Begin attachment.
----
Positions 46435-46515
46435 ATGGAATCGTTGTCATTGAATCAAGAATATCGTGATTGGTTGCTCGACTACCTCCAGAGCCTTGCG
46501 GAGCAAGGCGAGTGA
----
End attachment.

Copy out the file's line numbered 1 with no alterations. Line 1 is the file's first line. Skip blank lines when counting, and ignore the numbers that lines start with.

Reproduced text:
Positions 46435-46515